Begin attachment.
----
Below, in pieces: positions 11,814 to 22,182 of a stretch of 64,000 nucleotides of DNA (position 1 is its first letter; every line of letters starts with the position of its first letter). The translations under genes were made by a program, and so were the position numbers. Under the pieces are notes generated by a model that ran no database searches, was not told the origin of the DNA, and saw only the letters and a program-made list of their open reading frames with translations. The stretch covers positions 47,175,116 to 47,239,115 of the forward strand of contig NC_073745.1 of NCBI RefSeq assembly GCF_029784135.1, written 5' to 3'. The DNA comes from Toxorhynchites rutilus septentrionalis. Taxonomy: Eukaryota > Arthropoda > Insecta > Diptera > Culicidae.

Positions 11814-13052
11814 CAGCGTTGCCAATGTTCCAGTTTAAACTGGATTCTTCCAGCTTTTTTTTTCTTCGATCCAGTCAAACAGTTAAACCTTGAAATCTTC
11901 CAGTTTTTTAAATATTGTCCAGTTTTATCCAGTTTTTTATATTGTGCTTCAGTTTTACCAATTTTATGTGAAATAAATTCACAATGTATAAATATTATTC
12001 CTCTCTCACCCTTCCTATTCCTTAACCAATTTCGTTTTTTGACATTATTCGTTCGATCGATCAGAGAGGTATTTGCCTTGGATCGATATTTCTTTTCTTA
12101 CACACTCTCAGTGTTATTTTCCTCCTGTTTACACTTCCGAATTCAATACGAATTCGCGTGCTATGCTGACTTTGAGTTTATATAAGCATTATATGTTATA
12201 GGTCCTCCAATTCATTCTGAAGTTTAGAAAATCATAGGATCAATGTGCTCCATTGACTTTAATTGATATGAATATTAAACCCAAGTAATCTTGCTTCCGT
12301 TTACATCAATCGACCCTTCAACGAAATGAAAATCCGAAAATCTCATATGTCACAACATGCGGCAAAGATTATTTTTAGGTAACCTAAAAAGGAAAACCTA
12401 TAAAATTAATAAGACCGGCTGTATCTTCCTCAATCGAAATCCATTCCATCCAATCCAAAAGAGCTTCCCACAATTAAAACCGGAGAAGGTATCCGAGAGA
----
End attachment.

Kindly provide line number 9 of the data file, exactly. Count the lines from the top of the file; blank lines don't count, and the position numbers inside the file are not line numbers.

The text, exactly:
12401 TAAAATTAATAAGACCGGCTGTATCTTCCTCAATCGAAATCCATTCCATCCAATCCAAAAGAGCTTCCCACAATTAAAACCGGAGAAGGTATCCGAGAGA